The environmental benefits of "green" buildings have never been questioned. The reduced intake of resources and the reduced output of waste accomplished through environmentally sensitive building reduce the negative environment impact of a building. Although the environmental benefits of green buildings are clear, how to afford a more environmentally sustainable living environment is not. Cost is a frequent excuse against building green. While it is true that the initial cost of green building can be more - an extra $3 to $5 per square foot, by some estimates - the life cycle cost of a green building is significantly less.
Life cycle cost analysis looks at the cost of a material over its entire lifespan, from production to disposal. In terms of green building, it is used to analyze the potential savings over the life of the building - usually about 20 years - instead of simply focusing on the upfront cost. This sort of analysis provides a larger scope for study and gives a more complete picture of the cost benefits of green building. The California Sustainable Task Force ("CSTF") recently determined that the savings resulting from green building can be ten times that of the initial extra cost of the environmentally-conscious materials and methods. This means that in as little as two years that initial $3 to $5 per square foot green investment can be recouped, and there will only be net savings from then on.
According to the CSTF study, a LEED certified building could have a net savings of between $48 per square foot and $75 per square foot over the 20-year period. LEED, which stands for Leadership in Energy and Environmental Design, is a building rating system developed by United States Green Building Council. This is a significant savings, especially when applied to any large scale building project.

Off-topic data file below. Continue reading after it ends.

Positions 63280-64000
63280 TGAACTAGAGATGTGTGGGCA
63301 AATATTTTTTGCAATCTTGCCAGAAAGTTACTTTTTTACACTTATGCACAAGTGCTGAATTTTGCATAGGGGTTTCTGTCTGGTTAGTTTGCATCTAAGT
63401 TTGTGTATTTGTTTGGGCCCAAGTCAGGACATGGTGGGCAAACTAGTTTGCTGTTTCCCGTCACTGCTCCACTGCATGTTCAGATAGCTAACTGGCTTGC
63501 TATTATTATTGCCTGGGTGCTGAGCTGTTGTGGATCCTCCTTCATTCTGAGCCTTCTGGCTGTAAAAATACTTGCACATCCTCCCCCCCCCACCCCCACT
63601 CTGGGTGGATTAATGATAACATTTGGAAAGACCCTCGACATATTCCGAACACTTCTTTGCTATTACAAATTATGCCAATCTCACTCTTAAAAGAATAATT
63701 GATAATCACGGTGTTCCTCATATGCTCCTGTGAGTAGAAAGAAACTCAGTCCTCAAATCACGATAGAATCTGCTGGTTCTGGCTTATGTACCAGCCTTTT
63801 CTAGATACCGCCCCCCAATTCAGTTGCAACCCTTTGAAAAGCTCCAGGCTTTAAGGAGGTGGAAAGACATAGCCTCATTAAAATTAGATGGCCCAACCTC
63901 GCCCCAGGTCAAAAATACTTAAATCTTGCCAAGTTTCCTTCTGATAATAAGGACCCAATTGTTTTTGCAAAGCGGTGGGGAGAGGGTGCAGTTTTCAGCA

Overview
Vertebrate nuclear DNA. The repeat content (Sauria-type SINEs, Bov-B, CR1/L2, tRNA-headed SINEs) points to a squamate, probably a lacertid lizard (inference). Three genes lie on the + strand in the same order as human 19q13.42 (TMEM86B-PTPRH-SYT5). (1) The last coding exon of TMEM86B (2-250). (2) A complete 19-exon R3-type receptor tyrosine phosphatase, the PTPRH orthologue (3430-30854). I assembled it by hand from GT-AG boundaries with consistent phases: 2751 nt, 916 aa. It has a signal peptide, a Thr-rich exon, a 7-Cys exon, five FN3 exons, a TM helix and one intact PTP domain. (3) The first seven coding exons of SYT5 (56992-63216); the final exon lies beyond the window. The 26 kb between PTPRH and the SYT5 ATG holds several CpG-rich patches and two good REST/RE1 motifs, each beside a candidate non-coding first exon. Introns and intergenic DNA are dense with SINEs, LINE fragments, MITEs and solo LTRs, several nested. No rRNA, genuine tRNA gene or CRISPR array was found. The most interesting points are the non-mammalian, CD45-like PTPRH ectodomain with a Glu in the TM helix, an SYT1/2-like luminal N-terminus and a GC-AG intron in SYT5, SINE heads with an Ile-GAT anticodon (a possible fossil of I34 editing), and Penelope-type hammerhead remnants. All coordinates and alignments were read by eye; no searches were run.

Energy conservation, one of the 5 components that the LEED rating is based, alone can more than pay for the upfront costs of green building over the life cycle of the building. Green buildings are on average 25-30 percent more energy efficient than standard buildings, according to the CSTF study. A 30 percent reduction to energy consumption can result in a $.30 per square foot per year savings or over $5 per square foot (Net Present Value) over a 20-year period. For a 1,000-square-foot apartment, this means a savings of $300 a year and $5,000 NPV over a 20-year period.
Other potential savings are linked to water conservation, reduced waste, and lower maintenance and replacement costs, which can add up to about another $10 per square foot savings over 20 years. In addition, the most financially beneficial and currently most difficult value to gauge is the increased productivity and improved health resulting from green building. These estimated savings are usually based on commercial offices, but the health benefits are applicable to residential structures, as well. For offices, the CSTF study found a savings of between $36 per square foot and $55 per square foot over a 20-year period due to increased worker productivity and less sick days, taking into account lost man-hours and insurance premiums. Contributing factors include more natural lighting and better indoor air quality from improved ventilation and the use of low or non-toxic materials. Less toxic alternatives for carpets, paints, varnishes and adhesives are readily available.